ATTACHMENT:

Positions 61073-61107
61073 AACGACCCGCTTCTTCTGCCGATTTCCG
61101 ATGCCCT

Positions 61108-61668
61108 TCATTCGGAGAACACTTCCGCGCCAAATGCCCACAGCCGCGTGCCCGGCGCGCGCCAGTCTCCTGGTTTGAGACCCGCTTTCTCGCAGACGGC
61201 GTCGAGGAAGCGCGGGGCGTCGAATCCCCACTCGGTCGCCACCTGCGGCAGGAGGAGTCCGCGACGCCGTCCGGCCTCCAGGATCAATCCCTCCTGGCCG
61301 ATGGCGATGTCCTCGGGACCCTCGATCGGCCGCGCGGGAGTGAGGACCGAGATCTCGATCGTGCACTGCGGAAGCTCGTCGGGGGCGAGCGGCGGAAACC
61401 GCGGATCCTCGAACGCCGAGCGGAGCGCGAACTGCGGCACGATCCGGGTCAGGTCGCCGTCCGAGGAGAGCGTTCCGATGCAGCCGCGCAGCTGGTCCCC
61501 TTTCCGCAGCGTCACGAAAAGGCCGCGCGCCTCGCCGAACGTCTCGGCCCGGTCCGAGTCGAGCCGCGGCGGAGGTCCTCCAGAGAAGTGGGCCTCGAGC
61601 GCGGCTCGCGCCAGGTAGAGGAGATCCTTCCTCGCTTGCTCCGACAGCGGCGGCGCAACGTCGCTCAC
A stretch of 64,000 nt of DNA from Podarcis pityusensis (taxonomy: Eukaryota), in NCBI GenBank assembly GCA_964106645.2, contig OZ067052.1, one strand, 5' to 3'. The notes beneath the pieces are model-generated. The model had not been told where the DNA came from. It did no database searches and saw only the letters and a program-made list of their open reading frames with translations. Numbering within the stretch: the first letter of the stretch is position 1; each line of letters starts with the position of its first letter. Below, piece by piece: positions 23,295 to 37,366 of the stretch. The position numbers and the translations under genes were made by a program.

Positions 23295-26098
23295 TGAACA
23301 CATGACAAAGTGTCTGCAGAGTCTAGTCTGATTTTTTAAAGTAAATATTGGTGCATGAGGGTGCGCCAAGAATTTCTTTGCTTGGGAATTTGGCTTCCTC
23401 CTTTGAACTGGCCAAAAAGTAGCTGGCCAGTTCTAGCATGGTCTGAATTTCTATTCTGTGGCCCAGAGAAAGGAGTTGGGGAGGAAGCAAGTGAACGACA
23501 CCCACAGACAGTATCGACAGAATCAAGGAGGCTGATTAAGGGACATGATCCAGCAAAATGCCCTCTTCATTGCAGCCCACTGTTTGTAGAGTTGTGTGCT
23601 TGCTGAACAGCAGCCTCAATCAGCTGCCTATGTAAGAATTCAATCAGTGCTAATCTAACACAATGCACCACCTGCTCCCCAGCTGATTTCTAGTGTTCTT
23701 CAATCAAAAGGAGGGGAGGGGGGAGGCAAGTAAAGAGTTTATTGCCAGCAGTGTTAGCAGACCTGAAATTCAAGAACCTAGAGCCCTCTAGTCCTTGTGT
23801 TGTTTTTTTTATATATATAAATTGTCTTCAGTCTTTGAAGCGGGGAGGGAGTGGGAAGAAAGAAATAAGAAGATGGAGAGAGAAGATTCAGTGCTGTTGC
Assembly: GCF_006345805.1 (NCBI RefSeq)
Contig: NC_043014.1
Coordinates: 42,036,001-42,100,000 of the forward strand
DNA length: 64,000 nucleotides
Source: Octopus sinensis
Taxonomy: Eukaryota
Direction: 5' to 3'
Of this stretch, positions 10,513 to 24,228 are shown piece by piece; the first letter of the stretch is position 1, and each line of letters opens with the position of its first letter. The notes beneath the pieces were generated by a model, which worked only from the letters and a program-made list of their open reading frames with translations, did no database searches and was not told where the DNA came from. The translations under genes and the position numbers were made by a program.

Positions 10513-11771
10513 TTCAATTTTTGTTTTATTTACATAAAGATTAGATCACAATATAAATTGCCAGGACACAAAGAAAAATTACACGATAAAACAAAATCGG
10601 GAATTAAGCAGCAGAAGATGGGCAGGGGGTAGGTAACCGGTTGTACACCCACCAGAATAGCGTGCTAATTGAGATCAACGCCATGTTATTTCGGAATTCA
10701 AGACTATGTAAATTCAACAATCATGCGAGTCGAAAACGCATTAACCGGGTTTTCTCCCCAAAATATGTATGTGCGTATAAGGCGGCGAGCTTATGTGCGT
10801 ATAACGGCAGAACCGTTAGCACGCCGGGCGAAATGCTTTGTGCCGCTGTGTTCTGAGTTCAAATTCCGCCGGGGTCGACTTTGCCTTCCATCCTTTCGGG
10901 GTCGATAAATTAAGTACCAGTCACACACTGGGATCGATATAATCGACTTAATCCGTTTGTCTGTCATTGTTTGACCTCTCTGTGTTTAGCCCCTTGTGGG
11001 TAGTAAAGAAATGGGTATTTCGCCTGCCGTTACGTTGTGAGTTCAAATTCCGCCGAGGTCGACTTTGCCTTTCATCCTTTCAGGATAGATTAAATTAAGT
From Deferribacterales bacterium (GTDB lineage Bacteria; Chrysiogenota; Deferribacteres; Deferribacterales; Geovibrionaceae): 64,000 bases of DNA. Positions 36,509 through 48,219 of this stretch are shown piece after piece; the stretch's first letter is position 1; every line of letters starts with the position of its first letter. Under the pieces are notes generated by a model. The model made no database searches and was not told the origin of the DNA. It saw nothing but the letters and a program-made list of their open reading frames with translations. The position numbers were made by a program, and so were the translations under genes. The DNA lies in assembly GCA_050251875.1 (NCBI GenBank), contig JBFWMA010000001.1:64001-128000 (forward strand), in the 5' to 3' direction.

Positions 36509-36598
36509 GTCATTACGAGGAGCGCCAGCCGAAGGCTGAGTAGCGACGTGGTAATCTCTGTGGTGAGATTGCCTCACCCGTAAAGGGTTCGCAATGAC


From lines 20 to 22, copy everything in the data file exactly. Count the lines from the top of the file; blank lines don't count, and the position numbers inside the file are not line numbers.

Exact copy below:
Assembly: GCF_006345805.1 (NCBI RefSeq)
Contig: NC_043014.1
Coordinates: 42,036,001-42,100,000 of the forward strand